Human well-being depends on animal well-being

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I first saw Suki seven years ago during a visit to Bear Rescue Center Vietnam at Tam Dao National Park in Vinh Phuc Province.

The patch where he was pacing had reached a point where the grass was no longer growing.

In most cases, bears that have been held captive in small cages and whose bile has been extracted by humans remain depressed and stressed for some time after being rescued. It took much longer for Suki to return to a normal life.

Today, 12 years after her rescue and rehabilitation, Suki has made progress. He walks around more and has started climbing trees.

A bear’s life descends into dire misery when humans begin to believe that their bile offers miraculous benefits.

Many people believe that bear bile is a perfect painkiller and that their claws are very nutritious, even when there is no scientific evidence to support such beliefs. Also, there are many other solutions to the problems that bile and other parts are supposed to solve.

Instead of being summarily killed to serve any human purpose, the bears were horribly tortured. They had their hands cut off and their stomachs pierced. From the wound on their stomach, people continuously extracted bile. This mutilation, confinement and extraction is one of the most extreme forms of animal abuse in the world, according to World Animal Protection, an international nonprofit animal rights organization established in 1981.

Vietnam banned all forms of bear bile extraction in 2006 as it tried to align its animal rights protections with global practice.

The ban was not just a moral imperative to free a creature from extreme pain and misery; such actions are survival imperatives for humans. Without protecting species diversity and biodiversity, we cannot protect ourselves.

Thanks to the active advocacy of bear rescue centers, the farming of bears for bile collection has decreased significantly in Vietnam. Many bear owners have realized the cruelty involved and have voluntarily turned the bears over to rescue centers.

Rescuing bears in captivity is one of the most successful animal welfare activities Vietnam has undertaken.

A common definition of animal welfare is a state in which they no longer have to suffer unnecessary pain and fear for any reason. In a broader context, it can be said that any activity related to animals, from pets to wild animals, should fall under animal welfare.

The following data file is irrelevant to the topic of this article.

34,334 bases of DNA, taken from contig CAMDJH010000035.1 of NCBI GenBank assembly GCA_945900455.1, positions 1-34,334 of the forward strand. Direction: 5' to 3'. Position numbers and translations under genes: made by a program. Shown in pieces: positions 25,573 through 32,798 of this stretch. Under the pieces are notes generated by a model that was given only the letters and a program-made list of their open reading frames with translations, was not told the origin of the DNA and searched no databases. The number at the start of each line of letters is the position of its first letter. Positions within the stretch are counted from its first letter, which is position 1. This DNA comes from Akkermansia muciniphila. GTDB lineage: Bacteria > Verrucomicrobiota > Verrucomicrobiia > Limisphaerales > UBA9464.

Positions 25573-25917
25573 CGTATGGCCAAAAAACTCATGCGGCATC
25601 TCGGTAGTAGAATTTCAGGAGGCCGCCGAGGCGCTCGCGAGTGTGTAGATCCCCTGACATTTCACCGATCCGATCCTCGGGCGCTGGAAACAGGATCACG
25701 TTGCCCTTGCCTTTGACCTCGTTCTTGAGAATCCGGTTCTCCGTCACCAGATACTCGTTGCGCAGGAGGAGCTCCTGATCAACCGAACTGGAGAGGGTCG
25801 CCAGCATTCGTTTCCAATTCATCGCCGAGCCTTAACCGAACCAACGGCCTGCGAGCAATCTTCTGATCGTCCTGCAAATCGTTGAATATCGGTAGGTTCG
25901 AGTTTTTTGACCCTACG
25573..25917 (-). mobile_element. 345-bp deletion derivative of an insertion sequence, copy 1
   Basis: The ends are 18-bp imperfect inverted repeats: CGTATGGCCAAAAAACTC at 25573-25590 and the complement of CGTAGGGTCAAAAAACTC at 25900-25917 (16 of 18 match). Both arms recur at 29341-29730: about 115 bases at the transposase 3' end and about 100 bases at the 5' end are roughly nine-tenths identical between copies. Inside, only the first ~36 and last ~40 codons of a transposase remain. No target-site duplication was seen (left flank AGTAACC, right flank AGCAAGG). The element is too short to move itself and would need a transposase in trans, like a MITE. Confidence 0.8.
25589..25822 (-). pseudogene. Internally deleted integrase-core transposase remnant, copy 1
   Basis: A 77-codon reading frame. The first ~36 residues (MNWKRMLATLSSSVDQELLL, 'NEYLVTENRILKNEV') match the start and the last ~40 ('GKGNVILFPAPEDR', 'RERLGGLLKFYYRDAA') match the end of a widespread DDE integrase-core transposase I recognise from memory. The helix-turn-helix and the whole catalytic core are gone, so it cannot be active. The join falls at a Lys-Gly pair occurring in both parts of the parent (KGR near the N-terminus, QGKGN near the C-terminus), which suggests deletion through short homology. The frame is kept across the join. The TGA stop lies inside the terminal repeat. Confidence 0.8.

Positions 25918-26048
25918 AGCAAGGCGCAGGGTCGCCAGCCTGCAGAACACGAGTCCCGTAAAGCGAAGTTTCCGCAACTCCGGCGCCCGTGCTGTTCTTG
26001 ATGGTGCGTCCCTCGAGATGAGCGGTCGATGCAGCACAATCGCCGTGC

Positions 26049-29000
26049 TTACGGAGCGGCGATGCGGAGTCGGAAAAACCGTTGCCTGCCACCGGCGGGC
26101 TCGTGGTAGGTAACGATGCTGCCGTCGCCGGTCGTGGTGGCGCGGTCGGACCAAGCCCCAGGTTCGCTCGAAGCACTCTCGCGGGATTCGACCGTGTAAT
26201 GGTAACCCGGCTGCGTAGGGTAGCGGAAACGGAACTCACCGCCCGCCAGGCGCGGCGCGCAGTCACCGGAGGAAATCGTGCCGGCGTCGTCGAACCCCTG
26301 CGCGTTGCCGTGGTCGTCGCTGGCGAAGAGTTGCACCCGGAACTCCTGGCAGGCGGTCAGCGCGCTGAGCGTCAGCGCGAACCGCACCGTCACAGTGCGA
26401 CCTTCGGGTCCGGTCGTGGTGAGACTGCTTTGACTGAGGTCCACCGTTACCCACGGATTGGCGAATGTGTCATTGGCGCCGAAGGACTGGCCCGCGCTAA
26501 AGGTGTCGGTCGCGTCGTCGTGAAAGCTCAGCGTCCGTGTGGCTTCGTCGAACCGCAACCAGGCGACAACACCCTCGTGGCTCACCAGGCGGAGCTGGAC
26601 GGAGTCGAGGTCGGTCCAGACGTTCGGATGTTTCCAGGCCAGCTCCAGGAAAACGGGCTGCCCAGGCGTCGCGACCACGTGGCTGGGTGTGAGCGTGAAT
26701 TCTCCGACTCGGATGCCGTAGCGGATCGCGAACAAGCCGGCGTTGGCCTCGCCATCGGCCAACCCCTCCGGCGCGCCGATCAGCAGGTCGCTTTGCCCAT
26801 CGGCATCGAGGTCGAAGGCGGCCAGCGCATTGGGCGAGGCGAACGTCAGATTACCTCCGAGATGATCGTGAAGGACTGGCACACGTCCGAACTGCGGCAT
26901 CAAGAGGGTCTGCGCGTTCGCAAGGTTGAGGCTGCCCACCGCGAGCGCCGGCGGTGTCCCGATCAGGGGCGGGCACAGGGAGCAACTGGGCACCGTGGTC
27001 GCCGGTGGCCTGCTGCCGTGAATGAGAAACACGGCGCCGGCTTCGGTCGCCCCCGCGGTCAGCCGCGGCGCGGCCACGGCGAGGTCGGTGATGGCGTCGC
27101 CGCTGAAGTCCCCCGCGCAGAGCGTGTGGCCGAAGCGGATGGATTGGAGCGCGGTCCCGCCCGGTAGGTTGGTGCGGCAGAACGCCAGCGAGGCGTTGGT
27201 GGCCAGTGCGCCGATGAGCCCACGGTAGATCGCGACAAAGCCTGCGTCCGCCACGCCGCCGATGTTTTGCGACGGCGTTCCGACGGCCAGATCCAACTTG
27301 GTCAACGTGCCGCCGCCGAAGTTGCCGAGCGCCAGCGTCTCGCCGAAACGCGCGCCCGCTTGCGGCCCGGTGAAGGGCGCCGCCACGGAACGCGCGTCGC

That said, it’s easy enough for us to advocate for the welfare of pets and wildlife, but not animals that are killed or tamed to feed and entertain humans.

If animal welfare policies were applied to the breeding and slaughter of livestock, it is not only the helpless creatures who would benefit from not being subjected to avoidable pain and fear, but also us , meat eaters.

Scientists have pointed out that fear and stress at the time of killing cause animals to release cortisol, a major stress hormone, which will affect the quality of meat humans eat.

A 2016 study by scientists from the Vietnam National University of Agriculture showed that keeping pigs under harsh conditions also causes them to release more cortisol than normal.

The main barrier preventing the livestock sector from engaging in livestock welfare is economic benefit. Few people are willing to move from a low-cost breeding and slaughter model in which animals are kept in small cages and killed inhumanely to one where they are kept on a farm and able to engage in normal activities such as walking and running before being shot with methods that inflict the least amount of pain and fear.

However, farmers, butchers and consumers should keep in mind that the humanitarian changes will bring great long-term benefits to businesses, as they will be able to produce and consume healthier products.

Consumers are more and more demanding these days. Products must be beautiful and of high quality. If the producers can guarantee that they have created this product through a human process, they can surely win the hearts of consumers without having to spend on expensive marketing campaigns.

The use of animals in circuses and other activities to entertain humans must also be stopped. More and more parents and children have decided to stop watching animals perform in circuses after learning about the torture and pain inflicted on them to make them do things that are unnatural to them.

Late last year, the central highlands province of Dak Lak, home to the country’s largest elephant population, signed an agreement with Hong Kong-based Animals Asia to phase out elephant walks. elephant riding and several other activities that seriously affect the welfare of domesticated pachyderms.

These are small steps that need to be taken to ensure animal welfare, but the most essential step is to ask yourself: has the product I am about to buy caused any other sentient beings unnecessary pain and suffering?

*Minh Thu is a journalist. The opinions expressed are his own.

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